Old ways the best when dealing with grief
Grief is a natural part of bereavement.
However, for as many as 4.8 million Americans each year, it can result in an increased risk of physical ailments such as heart disease and hypertension.
Especially among the elderly, traumatic grief — mourning which is abnormal and unhealthy — also can lead to sleep and nutritional disorders, major depression and substance abuse.
An estimated 16 million people are bereaved of a close friend or family member annually in the United States.
Most of these people experience moderate to intense grief at the loss; this is normal and healthy.
However, for a significant minority, this ordinary mourning turns into debilitating traumatic or complicated grief.
This is especially common in widowed men.
Sufferers of traumatic grief typically display certain signs of unhealthy mourning from two to six months after the death:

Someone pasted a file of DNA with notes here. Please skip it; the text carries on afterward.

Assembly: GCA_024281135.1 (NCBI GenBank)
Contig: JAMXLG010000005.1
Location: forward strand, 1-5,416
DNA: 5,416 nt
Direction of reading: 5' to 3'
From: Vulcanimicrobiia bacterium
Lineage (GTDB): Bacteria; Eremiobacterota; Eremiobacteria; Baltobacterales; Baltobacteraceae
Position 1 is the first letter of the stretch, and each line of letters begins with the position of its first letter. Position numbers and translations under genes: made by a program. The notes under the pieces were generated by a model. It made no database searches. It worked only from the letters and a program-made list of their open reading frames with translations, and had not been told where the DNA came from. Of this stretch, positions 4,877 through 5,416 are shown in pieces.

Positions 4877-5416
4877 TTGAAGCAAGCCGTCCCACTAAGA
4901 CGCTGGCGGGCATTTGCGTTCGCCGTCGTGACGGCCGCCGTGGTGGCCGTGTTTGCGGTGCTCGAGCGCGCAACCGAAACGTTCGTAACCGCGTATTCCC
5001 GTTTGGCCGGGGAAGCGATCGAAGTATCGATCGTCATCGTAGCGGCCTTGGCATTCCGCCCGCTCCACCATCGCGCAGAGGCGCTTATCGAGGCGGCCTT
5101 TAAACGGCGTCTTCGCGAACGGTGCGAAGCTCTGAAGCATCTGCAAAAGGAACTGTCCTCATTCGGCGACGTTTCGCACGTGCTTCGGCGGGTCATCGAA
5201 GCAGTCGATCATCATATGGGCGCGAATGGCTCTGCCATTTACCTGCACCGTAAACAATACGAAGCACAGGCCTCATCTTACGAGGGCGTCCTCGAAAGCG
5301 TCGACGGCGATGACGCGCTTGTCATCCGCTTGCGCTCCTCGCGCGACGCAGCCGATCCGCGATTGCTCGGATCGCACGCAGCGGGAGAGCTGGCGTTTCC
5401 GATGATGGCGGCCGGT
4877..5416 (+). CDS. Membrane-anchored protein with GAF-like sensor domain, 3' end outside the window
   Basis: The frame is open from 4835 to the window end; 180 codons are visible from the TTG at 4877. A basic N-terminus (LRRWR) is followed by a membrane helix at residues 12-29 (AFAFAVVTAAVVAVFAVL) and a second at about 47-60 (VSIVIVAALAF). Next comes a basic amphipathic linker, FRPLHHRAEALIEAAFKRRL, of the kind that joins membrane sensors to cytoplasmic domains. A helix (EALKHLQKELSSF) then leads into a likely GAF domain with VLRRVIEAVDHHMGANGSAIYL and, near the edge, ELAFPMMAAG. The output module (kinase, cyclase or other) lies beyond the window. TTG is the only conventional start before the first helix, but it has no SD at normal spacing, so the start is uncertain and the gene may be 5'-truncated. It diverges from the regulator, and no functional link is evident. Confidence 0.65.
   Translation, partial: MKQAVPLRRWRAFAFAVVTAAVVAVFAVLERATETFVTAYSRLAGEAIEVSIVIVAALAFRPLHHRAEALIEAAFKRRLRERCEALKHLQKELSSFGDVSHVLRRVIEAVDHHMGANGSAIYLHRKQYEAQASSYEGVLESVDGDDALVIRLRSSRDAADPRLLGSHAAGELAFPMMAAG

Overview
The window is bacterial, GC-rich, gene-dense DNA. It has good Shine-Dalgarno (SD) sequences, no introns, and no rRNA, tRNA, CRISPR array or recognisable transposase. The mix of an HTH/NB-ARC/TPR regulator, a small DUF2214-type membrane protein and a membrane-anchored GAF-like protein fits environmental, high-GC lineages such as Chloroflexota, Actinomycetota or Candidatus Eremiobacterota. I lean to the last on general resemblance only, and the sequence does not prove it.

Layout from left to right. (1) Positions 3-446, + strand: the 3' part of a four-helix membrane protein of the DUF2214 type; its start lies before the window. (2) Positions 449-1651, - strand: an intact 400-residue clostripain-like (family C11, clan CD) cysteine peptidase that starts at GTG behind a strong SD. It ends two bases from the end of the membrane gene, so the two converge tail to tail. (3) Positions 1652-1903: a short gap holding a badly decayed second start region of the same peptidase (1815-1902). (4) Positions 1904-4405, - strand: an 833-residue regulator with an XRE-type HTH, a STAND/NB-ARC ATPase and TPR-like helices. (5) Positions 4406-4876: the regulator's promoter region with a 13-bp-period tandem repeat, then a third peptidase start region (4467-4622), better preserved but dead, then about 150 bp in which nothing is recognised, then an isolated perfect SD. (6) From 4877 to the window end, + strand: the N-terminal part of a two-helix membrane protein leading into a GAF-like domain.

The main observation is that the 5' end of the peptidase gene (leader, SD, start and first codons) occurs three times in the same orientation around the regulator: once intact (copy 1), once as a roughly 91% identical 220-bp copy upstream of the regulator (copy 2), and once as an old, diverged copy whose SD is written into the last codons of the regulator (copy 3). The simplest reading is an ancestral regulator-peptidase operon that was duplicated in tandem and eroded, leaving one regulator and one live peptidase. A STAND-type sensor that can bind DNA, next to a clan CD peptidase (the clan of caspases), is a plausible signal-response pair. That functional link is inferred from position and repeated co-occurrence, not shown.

• Difficulty accepting the death.
• Recurrent, intense grief and a feeling that otherwise memory of the deceased would be lost forever.
• Disturbing and intrusive images of the deceased and particularly the death itself.
• Avoiding social situations or activities associated with the deceased.
• Difficulty letting go of personal effects, photographs and other reminders.
• Reveries that interfere with day-to-day functioning.
So how can doctors and hospice personnel deal with patients' grief?
Experts say the old ways are often the best: Traditional mourning rituals can help mourners feel grounded.
In addition, they legitimize emotional and physical expression and validate people's feelings, providing a means of release that doesn't violate personal or cultural conditioning.
It is important that doctors help families and older people in particular cope with and move past their grief because many studies show that the bereaved are at higher risk for increased morbidity and mortality following a loss.
One service therapists can provide is to help design rituals that are meaningful to them. This can be an enormous gift doctors can give patients and their families.